Our Departure and a New Chapter

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I was twenty-seven when I started teaching. George W. Bush was the President, I had hair, and the Mariners playoff drought was only five years-long. I've been doing this long enough that when I started I had an overhead projector with a jar full of Vis-a-Vis markers in my classroom.

Teaching is my profession and I love its moments: first days, conferences, graduation, the staff meet-up after Homecoming. When I got into teaching, my goal was to have a positive impact on my community. To help create better, smarter students as well as neighbors. This is the origin the “Nerd Farmer” moniker.

I'm a grump, but I'm an idealist. When I co-founded Teachers United in 2011, one of the criticisms of the organization was that we were a gaggle of newbie, idealistic, pie-in-the sky teachers. I remember one commenter on an early Seattle Times op-ed I penned saying, “let’s see what you think when you’ve been in a classroom for a while.” The implication was that we would lose our idealism and passion for equity and justice. Well, here we are, bub.

This is my thirteenth year in the classroom. I’m proud of my work as a teacher. I think I've made an impact on my students and the city. For the last several years people have constantly (and annoyingly) asked me “what’s next for you?” The implication was that I should run for office (hard nah), become a principal (nope, nein, never), or do policy advocacy full-time (not for me). I pride myself on not having to please voters, foundations, or funders. If I don't need your vote or grant money, I don't have to soft-pedal my truth to you. I’ve always loved teaching. I’ve never wanted to lead a school or push paperwork. I just want to teach and feel like I'm being successful and fully supported in doing it.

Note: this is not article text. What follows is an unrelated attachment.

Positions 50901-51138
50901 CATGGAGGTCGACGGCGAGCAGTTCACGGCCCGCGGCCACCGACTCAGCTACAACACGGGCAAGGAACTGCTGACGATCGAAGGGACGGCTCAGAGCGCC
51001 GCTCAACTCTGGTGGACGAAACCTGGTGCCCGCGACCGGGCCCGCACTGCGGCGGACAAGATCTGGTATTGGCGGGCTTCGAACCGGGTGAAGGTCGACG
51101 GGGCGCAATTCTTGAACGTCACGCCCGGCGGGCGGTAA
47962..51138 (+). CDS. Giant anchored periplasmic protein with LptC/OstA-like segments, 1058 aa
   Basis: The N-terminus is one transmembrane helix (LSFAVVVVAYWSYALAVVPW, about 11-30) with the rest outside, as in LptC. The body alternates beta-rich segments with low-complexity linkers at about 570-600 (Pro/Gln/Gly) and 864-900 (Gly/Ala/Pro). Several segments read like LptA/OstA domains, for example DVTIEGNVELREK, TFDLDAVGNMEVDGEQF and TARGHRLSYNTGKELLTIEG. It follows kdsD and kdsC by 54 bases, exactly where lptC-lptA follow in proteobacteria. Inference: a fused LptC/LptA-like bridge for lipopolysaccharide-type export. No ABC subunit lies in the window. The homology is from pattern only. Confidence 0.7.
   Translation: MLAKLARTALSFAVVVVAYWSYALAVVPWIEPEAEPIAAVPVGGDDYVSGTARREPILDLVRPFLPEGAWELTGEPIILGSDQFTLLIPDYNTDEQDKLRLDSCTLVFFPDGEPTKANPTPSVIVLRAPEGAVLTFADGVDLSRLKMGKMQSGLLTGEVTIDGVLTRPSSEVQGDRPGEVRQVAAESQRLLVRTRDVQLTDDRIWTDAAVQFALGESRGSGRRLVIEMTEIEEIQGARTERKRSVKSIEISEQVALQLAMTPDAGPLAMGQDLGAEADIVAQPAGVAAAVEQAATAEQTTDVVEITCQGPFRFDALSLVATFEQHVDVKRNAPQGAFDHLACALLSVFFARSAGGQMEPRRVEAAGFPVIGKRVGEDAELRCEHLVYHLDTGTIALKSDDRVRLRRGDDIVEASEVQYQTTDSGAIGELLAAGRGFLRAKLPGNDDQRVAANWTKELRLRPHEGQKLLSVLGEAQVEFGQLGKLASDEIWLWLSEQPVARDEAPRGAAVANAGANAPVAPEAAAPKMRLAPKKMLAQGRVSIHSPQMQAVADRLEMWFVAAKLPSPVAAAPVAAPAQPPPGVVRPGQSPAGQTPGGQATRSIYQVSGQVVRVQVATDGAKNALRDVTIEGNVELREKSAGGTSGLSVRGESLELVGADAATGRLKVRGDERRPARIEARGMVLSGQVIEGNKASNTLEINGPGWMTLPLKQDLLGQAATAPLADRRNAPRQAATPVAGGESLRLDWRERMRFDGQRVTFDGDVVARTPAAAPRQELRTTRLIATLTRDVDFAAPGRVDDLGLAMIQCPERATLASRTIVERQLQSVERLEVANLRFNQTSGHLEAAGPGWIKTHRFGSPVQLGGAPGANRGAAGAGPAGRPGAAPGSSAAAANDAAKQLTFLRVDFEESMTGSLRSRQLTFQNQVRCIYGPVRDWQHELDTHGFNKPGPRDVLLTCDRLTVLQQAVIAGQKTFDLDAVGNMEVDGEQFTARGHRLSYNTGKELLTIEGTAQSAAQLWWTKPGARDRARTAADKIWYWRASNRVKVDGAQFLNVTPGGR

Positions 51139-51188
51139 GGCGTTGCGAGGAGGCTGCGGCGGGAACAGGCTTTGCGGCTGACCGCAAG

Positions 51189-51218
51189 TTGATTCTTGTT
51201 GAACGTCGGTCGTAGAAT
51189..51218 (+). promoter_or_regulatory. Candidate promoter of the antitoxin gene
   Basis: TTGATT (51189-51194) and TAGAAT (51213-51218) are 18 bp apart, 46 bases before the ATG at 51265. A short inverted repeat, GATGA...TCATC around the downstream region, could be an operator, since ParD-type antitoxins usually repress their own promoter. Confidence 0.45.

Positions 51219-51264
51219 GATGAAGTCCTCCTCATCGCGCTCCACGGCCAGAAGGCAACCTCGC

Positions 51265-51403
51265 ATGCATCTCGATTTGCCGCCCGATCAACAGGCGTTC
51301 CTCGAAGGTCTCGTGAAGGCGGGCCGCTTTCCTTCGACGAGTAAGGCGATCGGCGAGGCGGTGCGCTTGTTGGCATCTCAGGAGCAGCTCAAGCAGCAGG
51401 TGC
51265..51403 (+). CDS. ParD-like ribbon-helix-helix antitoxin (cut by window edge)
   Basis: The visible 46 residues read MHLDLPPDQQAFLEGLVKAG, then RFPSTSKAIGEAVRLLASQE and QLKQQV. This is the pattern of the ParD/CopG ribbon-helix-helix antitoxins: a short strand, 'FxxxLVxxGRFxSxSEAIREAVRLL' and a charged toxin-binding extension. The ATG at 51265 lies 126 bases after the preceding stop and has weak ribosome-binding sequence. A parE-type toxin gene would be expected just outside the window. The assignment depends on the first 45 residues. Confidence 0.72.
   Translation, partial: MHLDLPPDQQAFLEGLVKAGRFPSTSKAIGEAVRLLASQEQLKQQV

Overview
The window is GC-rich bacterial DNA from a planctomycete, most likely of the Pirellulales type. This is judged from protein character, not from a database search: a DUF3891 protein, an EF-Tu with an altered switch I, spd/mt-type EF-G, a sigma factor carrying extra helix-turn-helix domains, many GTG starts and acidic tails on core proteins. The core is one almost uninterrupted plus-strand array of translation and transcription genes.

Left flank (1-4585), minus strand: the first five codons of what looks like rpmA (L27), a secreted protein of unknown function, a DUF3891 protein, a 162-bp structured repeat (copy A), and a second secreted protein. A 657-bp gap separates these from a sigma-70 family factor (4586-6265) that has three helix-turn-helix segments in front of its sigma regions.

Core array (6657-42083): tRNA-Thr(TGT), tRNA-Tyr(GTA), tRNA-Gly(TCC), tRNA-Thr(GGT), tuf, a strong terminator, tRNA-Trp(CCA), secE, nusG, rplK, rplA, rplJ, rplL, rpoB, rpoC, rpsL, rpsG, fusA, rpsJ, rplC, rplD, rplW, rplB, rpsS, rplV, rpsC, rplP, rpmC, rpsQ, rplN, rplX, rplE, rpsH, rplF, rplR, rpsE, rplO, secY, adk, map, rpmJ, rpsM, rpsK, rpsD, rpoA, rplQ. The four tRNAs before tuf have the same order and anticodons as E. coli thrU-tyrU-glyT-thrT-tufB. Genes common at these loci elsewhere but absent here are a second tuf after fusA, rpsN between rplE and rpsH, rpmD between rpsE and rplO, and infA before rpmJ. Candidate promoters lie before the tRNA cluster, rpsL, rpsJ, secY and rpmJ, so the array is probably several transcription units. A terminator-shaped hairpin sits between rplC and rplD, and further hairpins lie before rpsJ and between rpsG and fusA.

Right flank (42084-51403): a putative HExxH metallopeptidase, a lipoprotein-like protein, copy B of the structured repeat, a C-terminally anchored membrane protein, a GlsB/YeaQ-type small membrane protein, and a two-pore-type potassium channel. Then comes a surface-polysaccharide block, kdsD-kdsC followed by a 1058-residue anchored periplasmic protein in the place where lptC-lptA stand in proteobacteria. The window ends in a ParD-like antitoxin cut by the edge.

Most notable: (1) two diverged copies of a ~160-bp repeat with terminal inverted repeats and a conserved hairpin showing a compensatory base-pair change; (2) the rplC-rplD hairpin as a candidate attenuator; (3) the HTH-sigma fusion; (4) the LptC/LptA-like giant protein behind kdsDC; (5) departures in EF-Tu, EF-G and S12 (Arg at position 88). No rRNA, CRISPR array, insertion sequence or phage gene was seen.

By my reckoning, I have taught well over fifteen-hundred students in Tacoma. I’ve started my teacher tree: Alex, Ty-isha, Janelle, and Corey with AJ and several others on the way. That's the work.  The next generation is better than us. I see it everyday. I look forward to living in the world they and my students want to build. I think about this world often.

But it’s time for a change for me, a new chapter. I've shared my deep frustrations about the state of the teaching profession in the US elsewhere. I've worked at Lincoln for a decade. I love the school, the staff, and especially my students. But I realized at some point this year, that in order to stay in the classroom, I needed to do something different. One of the most consequential books I've ever read is called “Quitting America” by Randall Robinson. It's his story of leaving the US and relocating to Saint Kitts and Nevis. Frankly, given the state-of-affairs in the US, I'm not sure I want to break-up, but I do think I want to see other people for a while.